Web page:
Simone Biles is set to make history this weekend at the annual U.S. Gymnastics Championships, but the four-time Olympic gold medalist is not mincing words when it comes to the tournament's organizing body, USA Gymnastics (USAG).
"It's hard coming here for an organization and having had them fail us so many times," Biles, who is going for her sixth U.S. title, told reporters in Sprint Center arena in Kansas City, Missouri, earlier this week.
In the year-and-a-half since disgraced sports doctor Larry Nassar was effectively given a life sentence for both molesting patients and possessing child pornography, USAG has apparently not gained back the trust of its most vocal critics -- and most prominent stars.
The biggest thing I would say is what I say to all survivors: You're not alone. You are not alone. We stand in this with you. We will fight with you. And you are so much stronger than you realize.
Biles' comments came after a congressional report was released following an 18-month investigation detailing failures by USAG as well as the U.S. Olympic Committee (USOC) to protect athletes under their purview from abuse.
"I wish I could say it was a surprise," Rachael Denhollander, a former gymnast and the first person to publicly accuse Nassar of abuse, told ABC News of the report. "We have known for years -- decades even -- that there is an incredible amount of corruption in USAG and USOC."
In her view, "there really isn't" a way forward for USAG to regain athletes' trust given their bungled reform actions since Nassar was reported.
"For the last three years, [USAG and USOC] have had the ability to clean house, to say what went wrong, who were the participants, who needs to go," she said. "And they haven't done that."
Since Nassar was reported, USAG has appointed a number of officials who have subsequently been removed following revelations of connections to him or connections to reports of abuse against themselves.
Just this week, Anna Li, who had been on the USAG Athletes' Council, resigned following allegations of her or her mother verbally, emotionally and physically abusing athletes. The Orange County Register reported that her resignation was the fifth top USAG official to do so in less than a year.
Those apparent major oversights, paired with the new details of the ways in which USAG failed to stop Nassar's abuse, have prevented many former and current gymnasts from expressing confidence in the organization.
The more I learn, the more I hurt. USAG failed us. USOC failed us. Many failed us. And they continue to fail us. Real and actual change isn’t easy but it’s clear there’s a lot more work that needs to be done.https://t.co/owRBFtacfn— Simone Biles (@Simone_Biles) August 5, 2019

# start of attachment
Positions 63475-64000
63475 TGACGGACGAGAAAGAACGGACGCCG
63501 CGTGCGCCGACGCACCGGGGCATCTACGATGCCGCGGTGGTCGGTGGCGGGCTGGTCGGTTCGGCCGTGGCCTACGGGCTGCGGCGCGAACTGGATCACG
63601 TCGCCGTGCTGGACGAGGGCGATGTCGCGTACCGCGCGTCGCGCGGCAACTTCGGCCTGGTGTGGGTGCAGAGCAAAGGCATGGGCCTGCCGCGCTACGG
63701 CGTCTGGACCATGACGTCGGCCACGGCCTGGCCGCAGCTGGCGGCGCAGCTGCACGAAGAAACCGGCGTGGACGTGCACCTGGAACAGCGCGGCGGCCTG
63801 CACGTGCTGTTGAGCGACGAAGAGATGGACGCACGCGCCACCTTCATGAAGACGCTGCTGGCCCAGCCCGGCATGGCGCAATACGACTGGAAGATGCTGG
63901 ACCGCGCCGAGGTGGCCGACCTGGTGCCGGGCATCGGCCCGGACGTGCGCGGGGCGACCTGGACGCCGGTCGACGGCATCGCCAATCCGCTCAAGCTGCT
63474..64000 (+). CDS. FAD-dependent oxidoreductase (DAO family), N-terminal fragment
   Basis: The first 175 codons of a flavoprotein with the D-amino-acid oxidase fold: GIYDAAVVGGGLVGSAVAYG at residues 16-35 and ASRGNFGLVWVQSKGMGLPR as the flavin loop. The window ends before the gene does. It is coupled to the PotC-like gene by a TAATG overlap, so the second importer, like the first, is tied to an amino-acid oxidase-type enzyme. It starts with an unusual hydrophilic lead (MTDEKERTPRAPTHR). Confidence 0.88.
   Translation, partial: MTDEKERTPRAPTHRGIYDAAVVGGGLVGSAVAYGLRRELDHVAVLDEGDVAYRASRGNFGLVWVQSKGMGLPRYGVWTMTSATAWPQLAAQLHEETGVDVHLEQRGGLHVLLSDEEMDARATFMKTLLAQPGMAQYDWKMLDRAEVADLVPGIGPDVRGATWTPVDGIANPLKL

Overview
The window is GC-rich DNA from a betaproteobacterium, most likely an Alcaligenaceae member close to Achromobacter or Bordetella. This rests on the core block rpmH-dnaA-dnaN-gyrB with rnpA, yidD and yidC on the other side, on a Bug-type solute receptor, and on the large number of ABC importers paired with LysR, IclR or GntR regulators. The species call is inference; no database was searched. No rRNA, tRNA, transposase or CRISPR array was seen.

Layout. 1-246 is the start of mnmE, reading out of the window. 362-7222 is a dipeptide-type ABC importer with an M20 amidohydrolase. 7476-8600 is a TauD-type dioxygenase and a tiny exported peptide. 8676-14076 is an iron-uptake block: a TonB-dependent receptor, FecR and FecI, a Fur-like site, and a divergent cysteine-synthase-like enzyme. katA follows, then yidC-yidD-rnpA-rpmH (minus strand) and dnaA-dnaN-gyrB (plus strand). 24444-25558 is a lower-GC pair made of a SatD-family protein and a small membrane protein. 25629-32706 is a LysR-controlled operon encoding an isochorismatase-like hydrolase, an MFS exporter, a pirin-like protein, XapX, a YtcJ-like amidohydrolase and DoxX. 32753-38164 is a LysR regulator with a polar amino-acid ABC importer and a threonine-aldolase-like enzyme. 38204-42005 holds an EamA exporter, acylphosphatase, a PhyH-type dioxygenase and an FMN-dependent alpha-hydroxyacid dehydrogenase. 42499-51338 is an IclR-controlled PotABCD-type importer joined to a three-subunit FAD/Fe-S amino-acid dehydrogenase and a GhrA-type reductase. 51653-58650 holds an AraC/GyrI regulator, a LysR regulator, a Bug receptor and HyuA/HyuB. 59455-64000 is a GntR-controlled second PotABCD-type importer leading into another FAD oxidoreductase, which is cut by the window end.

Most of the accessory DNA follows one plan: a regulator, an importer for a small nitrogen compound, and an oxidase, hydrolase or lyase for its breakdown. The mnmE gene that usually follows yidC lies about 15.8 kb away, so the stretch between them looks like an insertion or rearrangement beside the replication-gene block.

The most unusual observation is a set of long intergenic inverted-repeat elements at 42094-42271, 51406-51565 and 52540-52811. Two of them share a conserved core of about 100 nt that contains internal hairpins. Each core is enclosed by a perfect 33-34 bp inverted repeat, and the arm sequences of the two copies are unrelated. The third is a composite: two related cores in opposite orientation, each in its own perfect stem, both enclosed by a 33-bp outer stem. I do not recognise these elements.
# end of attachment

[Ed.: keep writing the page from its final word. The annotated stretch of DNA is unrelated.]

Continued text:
Following the release of the U.S. Senate Commerce Subcommittee report, Sens. Richard Blumenthal, D-Conn., and Jerry Moran, R-Ky., introduced legislation to reform USOC and increase oversight on it. Their press release on the matter included support from former gymnasts and Olympians Jordyn Wieber, McKayla Maroney and Jamie Dantzscher, each of whom said Nassar abused them.
Denhollander also expressed hope in the senators' work on the issue, adding that their work would go beyond gymnastics.
"When other organizations see that USAG can continue doing this and the USOC isn't going to do anything about that, what that communicates to them is that they're safe to continue operating as is, it's business as usual, and business as usual is an abusive organization that results in hundreds -- if not thousands -- of broken children," she said.
The mother of four also hopes Congress continues to press USOC to explain why it halted a decertification process of USAG after USAG filed for bankruptcy late last year.
The USOC did not immediately respond to ABC News' request for comment on the process.
Biles said Wednesday she is still struggling to recover from Nassar's abuse -- while dealing with an organization in constant upheaval -- as she trains to make a dominant return to the Olympics in a year.
Denhollander said it's an "incredible burden that none of these athletes deserve."
"It's just unconscionable," she said, calling Biles' and her teammates' circumstances "manifestly unfair."
A spokeswoman for the USAG told "Good Morning America" it is working to make Biles and others in the community feel safe.
"We will continue to work hard to demonstrate to Simone and all of our athletes, members, community and fans that we are working to foster a safe, positive and encouraging environment where athlete voices are heard," USA Gymnastics CEO and president Li Li Leung said in a statement in response to Biles' comments.
The women's competition in the U.S. Gymnastics Championships began on Friday and concludes Sunday.
Meanwhile, Denhollander said her message to Biles and other elite gymnasts is, "You are not alone."
"We stand in this with you. We will fight with you. And you are so much stronger than you realize," she said.
"[Biles] shouldn't be saddled with that weight, but she's handling it with incredible grace," Denhollander added. "Her voice has a lot of power, and I hope she feels that, and she deserves that; she has earned that power."